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Shifting the Ground of Canadian Literary Studies

Smaro Kamboureli and Robert Zacharias, editors

TransCanada Series


Paper 310 pp.

ISBN13: 978-1-55458-365-2

Release Date: October 2012

Online discount: 25%

$42.95  $32.21



ISBN13: 978-1-55458-397-3

Release Date: January 2013

Online discount: 50%

$42.95  $21.48



Shifting the Ground of Canadian Literary Studies is a collection of interdisciplinary essays that examine the various contexts—political, social, and cultural—that have shaped the study of Canadian literature and the role it plays in our understanding of the Canadian nation-state. The essays are tied together as instances of critical practices that reveal the relations and exchanges that take place between the categories of the literary and the nation, as well as between the disciplinary sites of critical discourses and the porous boundaries of their methods. They are concerned with the material effects of the imperial and colonial logics that have fashioned Canada, as well as with the paradoxes, ironies, and contortions that abound in the general perception that Canada has progressed beyond its colonial construction.

Smaro Kamboureli’s introduction demonstrates that these essays engage with the larger realm of human and social practices—throne speeches, book clubs, policies of accommodation of cultural and religious differences, Indigenous thought about justice and ethics—to show that literary and critical work is inextricably related to the Canadian polity in light of transnational and global forces.

Smaro Kamboureli is Canada Research Chair in Critical Studies in Canadian Literature at the University of Guelph. Her publications include Scandalous Bodies: Diasporic Literature in English Canada, which won the Gabrielle Roy Prize, and, with Roy Miki, Trans.Can.Lit: Resituating the Study of Canadian Literature (WLU Press, 2007). She is currently completing a new edition of her anthology Making a Difference: Canadian Multicultural Literature.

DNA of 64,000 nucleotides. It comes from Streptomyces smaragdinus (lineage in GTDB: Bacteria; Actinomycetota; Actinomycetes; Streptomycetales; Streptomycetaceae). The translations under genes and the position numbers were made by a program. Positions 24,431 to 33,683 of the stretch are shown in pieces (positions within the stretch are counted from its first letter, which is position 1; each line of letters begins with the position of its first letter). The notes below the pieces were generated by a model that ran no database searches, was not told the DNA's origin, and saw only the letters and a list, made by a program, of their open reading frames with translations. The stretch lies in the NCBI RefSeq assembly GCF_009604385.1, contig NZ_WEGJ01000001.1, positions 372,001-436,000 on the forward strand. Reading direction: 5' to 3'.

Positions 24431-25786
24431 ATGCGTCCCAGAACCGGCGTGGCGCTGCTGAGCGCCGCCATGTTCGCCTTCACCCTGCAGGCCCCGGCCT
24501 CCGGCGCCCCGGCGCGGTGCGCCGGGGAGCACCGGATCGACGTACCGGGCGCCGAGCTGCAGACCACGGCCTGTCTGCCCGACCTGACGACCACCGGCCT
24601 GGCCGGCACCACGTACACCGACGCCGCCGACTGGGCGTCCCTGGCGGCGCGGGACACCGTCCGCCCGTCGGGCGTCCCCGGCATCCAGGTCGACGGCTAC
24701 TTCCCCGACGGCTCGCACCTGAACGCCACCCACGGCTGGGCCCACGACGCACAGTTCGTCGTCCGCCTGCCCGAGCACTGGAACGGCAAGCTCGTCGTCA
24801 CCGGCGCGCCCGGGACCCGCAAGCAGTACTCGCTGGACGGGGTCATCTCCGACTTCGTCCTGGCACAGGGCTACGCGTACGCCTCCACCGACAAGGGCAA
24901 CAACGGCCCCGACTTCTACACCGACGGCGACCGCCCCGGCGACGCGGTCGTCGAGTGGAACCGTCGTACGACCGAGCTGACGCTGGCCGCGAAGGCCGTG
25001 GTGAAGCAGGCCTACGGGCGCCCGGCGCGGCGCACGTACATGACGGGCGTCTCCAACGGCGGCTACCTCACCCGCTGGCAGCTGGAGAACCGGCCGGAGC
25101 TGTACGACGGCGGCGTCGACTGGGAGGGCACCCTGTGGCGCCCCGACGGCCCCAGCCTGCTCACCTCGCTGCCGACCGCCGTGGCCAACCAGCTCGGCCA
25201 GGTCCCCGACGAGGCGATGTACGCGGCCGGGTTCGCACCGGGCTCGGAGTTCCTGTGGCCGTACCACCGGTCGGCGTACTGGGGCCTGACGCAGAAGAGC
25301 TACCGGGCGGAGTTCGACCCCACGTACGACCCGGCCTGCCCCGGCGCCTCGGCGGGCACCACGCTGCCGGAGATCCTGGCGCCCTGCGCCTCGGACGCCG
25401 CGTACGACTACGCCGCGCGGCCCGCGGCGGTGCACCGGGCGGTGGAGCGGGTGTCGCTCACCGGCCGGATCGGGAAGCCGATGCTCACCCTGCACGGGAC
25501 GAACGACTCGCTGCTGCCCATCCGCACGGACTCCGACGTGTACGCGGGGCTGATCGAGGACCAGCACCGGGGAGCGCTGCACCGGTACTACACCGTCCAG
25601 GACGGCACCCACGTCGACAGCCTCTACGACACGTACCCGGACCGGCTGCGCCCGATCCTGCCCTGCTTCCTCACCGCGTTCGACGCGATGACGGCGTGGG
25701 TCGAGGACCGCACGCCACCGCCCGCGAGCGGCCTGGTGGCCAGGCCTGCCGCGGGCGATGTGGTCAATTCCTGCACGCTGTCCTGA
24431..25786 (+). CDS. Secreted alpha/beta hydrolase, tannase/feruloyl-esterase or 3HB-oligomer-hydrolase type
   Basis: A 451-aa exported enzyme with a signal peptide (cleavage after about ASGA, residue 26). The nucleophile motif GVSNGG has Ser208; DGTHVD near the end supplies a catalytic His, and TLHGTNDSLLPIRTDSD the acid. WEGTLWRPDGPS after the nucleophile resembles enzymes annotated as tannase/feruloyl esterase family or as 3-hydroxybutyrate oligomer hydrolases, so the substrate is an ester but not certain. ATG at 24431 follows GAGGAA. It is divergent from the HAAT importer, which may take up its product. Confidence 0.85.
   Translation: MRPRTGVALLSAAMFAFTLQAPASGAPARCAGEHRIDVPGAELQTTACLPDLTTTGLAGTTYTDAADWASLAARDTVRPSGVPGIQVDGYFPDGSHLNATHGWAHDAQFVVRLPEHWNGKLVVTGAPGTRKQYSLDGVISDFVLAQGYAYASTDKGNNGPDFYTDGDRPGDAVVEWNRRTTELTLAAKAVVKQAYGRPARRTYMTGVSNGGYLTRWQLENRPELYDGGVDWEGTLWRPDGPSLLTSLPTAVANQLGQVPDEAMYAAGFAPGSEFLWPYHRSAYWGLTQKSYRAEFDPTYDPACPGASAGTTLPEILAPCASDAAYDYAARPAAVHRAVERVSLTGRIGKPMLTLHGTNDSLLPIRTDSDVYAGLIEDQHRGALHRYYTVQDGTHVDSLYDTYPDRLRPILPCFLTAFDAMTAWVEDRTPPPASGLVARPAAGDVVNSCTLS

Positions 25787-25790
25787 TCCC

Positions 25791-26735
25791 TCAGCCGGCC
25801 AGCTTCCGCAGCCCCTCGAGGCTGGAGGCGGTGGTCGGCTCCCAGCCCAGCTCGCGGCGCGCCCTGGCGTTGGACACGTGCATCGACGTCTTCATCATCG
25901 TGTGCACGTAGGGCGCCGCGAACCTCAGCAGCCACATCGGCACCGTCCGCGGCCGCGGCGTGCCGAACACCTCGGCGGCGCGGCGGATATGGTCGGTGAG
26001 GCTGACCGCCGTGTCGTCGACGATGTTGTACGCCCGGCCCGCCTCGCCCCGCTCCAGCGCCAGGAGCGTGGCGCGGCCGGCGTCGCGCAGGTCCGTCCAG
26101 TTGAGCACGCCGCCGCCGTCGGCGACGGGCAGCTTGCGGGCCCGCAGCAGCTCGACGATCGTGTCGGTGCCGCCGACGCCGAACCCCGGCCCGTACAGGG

Robert Zacharias is a postdoctoral fellow at the Centre for Diaspora and Transnational Studies at the University of Toronto. His research interests include migration literature, Canadian literature (with a focus on Mennonite literature), 18th-century studies, and critical pedagogy. His work has been published in Mosaic and Studies in Canadian Literature, as well as in the edited collections Embracing Otherness and Narratives of Citizenship.


“This text represents a continuation of a significant groundswell in the realignment of the cultural criteria defining not just Canadian literature, but also Canadian culture and politics. By clear inference the value of such self-reflexive examination extends well beyond the borders of Canada and provides a relationship for a broadened redefinition of literature in general as well as Canadian literature and national indentity.... The historicity of literature as well as its communicative character should presuppose a relation of work, audience, and new work which takes the form of a dialogue as well as a process, and which can be understood in the relationship of message and receiver as well as in the relationship of question and answer, problem and solution. Shifting the Ground is about just that: the relation of old work and old voices to the new work and new voices in building a collective consciousness. While controversial, it is without question a critically important anthology of texts.”

— Christopher Ward, Transnational Literature

Shifting the Ground of Canadian Literary Studies explores the shift towards a foregrounding of the situational and material conditions influencing the production of Canadian literature.... [It] is a work of considerable scholarly achievement. Copiously annotated and with a comprehensive index, it is an excellent source for all interested in exploring the new direction of Canadian studies in the first decade of this millennium.”

— Jane Mattisson Ekstam, Kristianstad University, Sweden, Cantext